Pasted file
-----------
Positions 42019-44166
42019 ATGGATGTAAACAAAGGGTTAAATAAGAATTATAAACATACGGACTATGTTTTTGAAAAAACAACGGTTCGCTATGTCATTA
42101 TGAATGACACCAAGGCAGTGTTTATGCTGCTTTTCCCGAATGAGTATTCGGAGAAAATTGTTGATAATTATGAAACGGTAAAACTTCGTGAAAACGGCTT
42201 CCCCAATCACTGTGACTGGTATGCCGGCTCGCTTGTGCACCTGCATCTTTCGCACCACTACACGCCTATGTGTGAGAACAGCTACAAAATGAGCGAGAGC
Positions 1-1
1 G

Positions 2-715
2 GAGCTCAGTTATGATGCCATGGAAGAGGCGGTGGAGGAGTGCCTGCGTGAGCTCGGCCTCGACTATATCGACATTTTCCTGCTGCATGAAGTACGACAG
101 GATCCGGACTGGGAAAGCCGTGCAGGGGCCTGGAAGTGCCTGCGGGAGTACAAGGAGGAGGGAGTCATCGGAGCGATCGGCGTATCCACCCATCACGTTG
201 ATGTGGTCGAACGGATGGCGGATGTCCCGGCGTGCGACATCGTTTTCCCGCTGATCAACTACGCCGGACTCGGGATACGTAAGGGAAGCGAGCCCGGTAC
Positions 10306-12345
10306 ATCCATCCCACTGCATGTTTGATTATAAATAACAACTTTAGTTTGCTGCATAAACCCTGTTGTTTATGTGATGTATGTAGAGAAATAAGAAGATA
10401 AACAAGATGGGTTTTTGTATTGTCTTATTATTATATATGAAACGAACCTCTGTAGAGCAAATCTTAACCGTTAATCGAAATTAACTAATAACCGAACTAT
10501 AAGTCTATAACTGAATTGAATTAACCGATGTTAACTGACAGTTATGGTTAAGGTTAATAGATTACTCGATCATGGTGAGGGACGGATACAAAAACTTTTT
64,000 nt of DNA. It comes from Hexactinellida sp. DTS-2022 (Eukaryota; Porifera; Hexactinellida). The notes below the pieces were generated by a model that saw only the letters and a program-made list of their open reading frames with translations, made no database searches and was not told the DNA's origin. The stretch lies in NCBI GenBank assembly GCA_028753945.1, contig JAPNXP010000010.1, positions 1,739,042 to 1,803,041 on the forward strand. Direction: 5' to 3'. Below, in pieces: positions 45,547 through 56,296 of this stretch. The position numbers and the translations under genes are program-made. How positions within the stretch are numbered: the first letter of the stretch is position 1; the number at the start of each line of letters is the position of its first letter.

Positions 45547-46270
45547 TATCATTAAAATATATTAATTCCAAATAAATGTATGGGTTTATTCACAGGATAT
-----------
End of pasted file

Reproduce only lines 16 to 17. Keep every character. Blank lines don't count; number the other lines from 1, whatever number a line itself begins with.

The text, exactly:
Positions 45547-46270
45547 TATCATTAAAATATATTAATTCCAAATAAATGTATGGGTTTATTCACAGGATAT